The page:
Venezuela’s Bolivarian Armed Forces, FANB, said they are committed to respect “the decision of the people” in the coming presidential election of 7 October but at the same time demanded respect for the institution.
“We have summoned all political actors so that as the Armed Forces will remain loyal to the Constitution and respect the decision of the people, they also respect the decision of the supreme and nobody plays games in advancing results” said the chief of the strategic operational command for election day Wilmer Barrientos.
In a press round following a meeting with the election campaign commands for President Hugo Chavez and opposition candidate Henrique Capriles, Barrientos said that both commands had agreed that that was the way to proceed.
“The role of the Armed Forces, you know, is vital for the electoral process”, said the military chief who emphatically requested respect for the FANB because “it is a highly professional institution”.
Barrientos added that the Armed Forces on Sunday 7 October not only will they have custody of ballot centres but will also ensure security to all the population.
“I’ve made it very clear that the Armed Forces will act convincingly faced with any focus of violence, come from where it may come”, underlined the military officer and called on all sides “to play clean, with no hidden cards” so that the whole electoral process can be accomplished “with the less anxiety possible”.
“IN Venezuela we’ve always lived through the electoral process with anxiety, as if something terrible is always going to happen, while in other countries it is a motive of festivity. All political sectors must be involved so that 7 October is really a true democratic festivity”, insisted Barrientos.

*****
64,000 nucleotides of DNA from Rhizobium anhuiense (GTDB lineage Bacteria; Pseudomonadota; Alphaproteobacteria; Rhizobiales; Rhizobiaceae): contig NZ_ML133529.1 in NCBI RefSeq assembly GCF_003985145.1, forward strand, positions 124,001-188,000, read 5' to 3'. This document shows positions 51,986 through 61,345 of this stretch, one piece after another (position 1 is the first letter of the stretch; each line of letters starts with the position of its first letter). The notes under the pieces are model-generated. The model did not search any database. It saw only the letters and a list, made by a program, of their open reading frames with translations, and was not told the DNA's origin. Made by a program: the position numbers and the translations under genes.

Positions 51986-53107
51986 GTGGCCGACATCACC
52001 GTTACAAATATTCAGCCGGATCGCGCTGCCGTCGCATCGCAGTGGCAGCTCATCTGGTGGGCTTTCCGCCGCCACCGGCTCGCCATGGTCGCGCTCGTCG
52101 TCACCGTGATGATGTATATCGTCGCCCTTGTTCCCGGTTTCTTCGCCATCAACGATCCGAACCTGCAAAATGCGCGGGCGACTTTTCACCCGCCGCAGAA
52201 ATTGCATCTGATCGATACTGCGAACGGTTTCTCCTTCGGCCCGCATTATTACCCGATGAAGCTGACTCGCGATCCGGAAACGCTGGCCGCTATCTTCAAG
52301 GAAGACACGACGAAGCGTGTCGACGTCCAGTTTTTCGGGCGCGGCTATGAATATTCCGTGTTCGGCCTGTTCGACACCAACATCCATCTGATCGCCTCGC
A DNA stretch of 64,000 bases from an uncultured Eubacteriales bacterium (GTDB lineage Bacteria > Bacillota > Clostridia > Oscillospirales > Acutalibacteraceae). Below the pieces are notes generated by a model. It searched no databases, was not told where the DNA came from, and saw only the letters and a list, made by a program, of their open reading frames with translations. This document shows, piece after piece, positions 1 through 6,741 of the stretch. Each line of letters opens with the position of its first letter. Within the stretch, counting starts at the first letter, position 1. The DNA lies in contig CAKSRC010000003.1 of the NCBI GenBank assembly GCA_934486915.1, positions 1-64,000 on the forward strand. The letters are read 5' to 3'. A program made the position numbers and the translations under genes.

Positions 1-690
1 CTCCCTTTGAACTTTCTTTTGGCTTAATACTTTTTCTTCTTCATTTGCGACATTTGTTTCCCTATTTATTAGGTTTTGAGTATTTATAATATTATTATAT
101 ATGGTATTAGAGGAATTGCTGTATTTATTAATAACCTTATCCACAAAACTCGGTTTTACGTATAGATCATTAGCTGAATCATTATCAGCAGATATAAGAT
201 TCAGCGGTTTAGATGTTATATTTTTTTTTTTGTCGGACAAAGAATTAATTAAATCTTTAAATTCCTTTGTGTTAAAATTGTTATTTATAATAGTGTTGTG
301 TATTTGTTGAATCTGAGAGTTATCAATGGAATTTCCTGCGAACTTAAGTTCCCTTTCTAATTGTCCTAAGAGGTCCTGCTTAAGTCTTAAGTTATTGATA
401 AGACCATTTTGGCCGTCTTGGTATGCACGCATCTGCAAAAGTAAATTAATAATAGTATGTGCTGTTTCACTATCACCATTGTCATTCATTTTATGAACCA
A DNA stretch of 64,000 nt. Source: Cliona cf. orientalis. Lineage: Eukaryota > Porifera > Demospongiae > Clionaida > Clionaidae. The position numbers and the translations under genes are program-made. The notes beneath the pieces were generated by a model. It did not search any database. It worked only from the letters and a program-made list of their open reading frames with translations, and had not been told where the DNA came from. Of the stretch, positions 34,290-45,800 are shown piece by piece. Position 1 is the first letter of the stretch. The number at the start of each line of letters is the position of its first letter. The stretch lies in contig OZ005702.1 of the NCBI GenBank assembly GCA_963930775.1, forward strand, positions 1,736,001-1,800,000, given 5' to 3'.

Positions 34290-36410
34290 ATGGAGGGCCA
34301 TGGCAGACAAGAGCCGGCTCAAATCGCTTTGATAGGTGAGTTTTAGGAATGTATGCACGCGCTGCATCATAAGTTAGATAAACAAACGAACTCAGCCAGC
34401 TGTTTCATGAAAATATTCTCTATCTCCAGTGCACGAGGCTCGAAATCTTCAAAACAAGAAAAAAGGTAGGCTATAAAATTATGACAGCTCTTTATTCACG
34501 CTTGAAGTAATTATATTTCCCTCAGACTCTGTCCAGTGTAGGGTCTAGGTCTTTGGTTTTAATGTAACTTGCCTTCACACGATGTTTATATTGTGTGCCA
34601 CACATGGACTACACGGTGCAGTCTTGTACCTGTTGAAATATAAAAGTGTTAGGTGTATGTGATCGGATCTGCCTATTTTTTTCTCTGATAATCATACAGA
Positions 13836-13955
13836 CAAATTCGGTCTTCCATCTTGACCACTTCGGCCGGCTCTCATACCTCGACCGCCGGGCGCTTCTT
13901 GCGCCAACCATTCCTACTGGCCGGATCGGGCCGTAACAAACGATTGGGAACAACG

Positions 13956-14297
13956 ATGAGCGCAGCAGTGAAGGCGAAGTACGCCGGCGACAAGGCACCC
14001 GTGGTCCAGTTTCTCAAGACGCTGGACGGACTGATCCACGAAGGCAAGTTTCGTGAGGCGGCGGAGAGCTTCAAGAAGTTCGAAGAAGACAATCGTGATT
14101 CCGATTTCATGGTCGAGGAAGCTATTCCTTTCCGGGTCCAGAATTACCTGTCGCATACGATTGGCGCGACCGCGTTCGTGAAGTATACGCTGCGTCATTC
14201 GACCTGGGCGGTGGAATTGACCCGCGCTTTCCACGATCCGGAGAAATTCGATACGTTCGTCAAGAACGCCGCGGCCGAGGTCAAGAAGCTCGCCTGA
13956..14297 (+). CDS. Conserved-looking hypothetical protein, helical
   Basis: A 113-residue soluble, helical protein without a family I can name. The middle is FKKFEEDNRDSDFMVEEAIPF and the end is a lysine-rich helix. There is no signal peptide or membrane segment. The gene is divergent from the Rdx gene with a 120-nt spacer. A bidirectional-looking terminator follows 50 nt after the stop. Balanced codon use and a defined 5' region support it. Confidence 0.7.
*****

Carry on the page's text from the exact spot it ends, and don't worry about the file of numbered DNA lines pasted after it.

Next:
He also revealed that the Armed Forces will have 139,000 military personnel in the streets on election day distributed among 335 town districts and 1.135 parishes
“We are preparing with the utmost awareness, with much professionalism and patriotic duty to ensure that the whole process culminates in parameters of law and safety, and the less stressful possible”.
Next 7 October 19 million Venezuelans are entitled to vote for a president for the next six years, 2013/2019, among six hopefuls of which Chavez, 58 and Capriles, 40, are clearly leading the dispute.
However pollsters diverged sharply over whether President Chavez will win re-election on October 7 or lose to Capriles in an increasingly close election.
Most of the country's best-known polls show Chávez ahead, but Capriles' poll numbers have been creeping up in the closing days of the campaign. Polls in Venezuela are notoriously controversial and public opinion has shifted quickly.
A survey by respected firm Consultores 21 made public on Wednesday showed Capriles with a slim lead of 0.8 percentage point over Chávez, although this was within the margin of error and similar to the firm's poll a month earlier.
Consultores 21 said 46.5% would vote for Capriles compared with 45.7% for Chávez.
But public opinion firm Hinterlaces released a survey on Wednesday showing 50% of voters backing Chávez with 34% voting for Capriles, although Chávez's 16 percentage point lead was close to the percentage of undecided voters.
Another polling company, Consultores 30.11, released a survey showing Chávez with a lead of almost 20 points over his younger rival. That poll showed 57.2% backing Chávez and 37.5% voting for Capriles.